"Nonstop imagery is our surround, but when it comes to remembering, the photograph has the deeper bite....
In an era of information overload, the photograph..is like a quotation, or a maxim or proverb."
(Susan Sontag: Regarding the Pain of Others 2003)

22 November, 2009

Art Sydney – How to be a Venerable, yet Very Hip Art Institution – The Art Gallery of New South Wales

This image: copyright The Luo Brothers

We have all got them, haven’t we? A rather specific, rather personal, list of our own favourite, arty hang outs. They are, more often than not, the key venues we visited, usually as pimply adolescents, clutching our cheap reproductions of Matisse and Monet, insanely happy to wander through hallowed halls, finally contemplating the images that had inspired us – still blissfully ignorant that the rest of life, sadly, did not consist of empty afternoons, devoted to the casual contemplation of art.

In a fairly long list, mine would include the Stedelijk Museum in Amsterdam, acknowledged ugly sister of the Rijksmuseum and the Van Gogh, but an institution where key elements of the European avant-garde were forged, and a place where I personally did much of my own art education, over the course of several lunchtimes, during my first posting as a foreign correspondent.

There is also Peggy Guggenheim’s still somehow slightly louche villa on the Grand Canal in Venice, the light, bright Picasso Museum in Antibes in the South of France and the warren of basements and mezzanines which constitute Kettle’s Yard in Cambridge.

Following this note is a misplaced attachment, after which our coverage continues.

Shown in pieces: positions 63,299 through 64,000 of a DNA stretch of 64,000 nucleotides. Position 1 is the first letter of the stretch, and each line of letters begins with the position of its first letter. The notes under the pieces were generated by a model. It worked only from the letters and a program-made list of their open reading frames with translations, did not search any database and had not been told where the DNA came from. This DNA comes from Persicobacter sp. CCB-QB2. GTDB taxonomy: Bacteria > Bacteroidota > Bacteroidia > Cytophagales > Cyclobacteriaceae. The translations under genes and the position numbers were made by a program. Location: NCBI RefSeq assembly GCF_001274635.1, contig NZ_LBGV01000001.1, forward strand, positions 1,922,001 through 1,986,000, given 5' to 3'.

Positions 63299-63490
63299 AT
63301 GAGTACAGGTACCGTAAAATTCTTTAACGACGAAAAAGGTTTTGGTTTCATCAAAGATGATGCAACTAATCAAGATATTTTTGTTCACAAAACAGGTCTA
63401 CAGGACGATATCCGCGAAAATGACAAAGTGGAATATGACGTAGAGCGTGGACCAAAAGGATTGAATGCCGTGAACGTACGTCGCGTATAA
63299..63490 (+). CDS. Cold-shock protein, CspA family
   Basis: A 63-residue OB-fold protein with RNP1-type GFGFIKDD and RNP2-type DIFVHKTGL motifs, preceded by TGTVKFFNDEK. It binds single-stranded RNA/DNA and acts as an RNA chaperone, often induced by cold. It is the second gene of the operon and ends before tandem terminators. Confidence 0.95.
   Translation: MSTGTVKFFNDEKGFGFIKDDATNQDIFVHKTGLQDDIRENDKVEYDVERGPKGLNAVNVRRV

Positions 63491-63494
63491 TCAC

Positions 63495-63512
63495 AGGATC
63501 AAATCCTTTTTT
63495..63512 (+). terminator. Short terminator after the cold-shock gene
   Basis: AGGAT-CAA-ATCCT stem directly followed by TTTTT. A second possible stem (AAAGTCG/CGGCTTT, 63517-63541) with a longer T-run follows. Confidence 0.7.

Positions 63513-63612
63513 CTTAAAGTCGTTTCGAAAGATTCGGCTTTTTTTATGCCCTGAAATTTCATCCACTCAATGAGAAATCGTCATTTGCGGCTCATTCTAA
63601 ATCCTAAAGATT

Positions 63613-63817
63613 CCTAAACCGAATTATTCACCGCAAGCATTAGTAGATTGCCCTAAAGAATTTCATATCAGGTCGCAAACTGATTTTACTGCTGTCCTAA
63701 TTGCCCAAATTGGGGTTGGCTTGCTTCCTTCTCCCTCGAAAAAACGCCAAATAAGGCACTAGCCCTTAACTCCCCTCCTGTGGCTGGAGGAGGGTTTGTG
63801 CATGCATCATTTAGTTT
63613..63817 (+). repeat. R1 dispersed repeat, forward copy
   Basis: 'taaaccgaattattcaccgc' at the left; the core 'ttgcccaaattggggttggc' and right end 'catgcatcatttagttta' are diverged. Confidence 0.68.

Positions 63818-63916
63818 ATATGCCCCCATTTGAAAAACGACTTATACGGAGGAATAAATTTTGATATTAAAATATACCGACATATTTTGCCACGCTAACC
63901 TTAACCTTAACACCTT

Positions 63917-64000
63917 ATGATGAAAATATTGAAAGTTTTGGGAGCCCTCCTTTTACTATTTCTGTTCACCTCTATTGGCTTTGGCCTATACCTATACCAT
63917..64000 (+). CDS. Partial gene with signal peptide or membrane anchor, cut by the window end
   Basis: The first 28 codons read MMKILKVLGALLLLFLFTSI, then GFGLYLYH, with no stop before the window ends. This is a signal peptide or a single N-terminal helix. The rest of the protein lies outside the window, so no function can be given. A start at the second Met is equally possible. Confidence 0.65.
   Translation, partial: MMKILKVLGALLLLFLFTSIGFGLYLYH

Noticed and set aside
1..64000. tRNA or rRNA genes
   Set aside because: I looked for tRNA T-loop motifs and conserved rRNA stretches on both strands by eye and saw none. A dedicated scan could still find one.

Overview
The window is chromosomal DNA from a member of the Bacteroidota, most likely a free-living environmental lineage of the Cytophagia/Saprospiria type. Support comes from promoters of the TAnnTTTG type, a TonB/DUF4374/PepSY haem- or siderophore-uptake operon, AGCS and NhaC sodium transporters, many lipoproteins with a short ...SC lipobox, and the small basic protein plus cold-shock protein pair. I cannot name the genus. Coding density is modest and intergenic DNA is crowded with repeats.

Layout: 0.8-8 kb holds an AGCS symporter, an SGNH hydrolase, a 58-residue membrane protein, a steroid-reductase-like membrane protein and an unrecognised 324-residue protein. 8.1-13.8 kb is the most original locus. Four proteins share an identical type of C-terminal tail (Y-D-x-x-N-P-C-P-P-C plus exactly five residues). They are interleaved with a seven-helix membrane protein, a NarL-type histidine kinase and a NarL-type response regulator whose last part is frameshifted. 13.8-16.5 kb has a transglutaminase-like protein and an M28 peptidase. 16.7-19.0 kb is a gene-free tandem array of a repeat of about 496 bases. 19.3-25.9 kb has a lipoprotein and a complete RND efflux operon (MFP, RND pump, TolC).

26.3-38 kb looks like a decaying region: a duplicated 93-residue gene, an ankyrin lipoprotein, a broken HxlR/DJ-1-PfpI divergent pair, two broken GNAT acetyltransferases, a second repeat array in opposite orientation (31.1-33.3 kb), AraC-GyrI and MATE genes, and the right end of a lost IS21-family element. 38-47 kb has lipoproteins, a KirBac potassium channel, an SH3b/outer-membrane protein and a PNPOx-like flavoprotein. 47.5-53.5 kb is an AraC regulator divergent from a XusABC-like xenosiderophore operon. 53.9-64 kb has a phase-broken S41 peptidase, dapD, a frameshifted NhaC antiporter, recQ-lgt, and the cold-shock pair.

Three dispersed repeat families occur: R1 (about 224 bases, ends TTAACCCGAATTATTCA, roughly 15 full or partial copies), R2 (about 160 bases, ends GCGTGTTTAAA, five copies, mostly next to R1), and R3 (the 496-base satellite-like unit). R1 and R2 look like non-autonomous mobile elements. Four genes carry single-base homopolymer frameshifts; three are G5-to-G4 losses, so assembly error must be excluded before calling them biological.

It would also very much include the Art Gallery of New South Wales, an eclectic and extraordinary collection of significance, housed in a fabulous late 19th century neo-Classical building in the heart of Sydney’s airy, green heart, The Domain.

I first visited AGNSW on a flying trip to Sydney in 1999. It has been a rather long ten years and Oz is a very long way away; but I resolved that my recent trip Down Under would include another visit – if only to check that my initial impressions of a superior institution had been well-founded.

Before we – myself & my friend Elana (of whom, more later...) even entered the Gallery, we were treated to the latest of the Kaldor Public Art Projects: an installation by Japanese-born, Berlin-based, artist Tatzu Nishi, who has ingeniously recreated the immediate environment surrounding the equestrian sculptures outside the museum - in a thought-provoking and utterly chilling way. I would urge Sydneysiders not to miss this extraordinary installation and anyone passing through to try and catch it (it runs until February 2010).

The AGNSW also boasts a vital Asian Art collection. Funerary ceramics such as Tang horses are cleverly, and not at all patronisingly, displayed alongside works by provocative contemporary Chinese artists, such as the Luo Brothers (see image at the top of this post).

The AGNSW exhibition space itself is aptly fit for purpose. Every piece was immaculately installed and sensibly labelled - elements so often ignored, even by leading global galleries. As a whingeing Pom, I particularly enjoyed all the home-grown stuff and I have now concluded that Australian Art is rather like Swiss Wine: the locals are well aware of how good it is; ergo, they like to keep it all to themselves.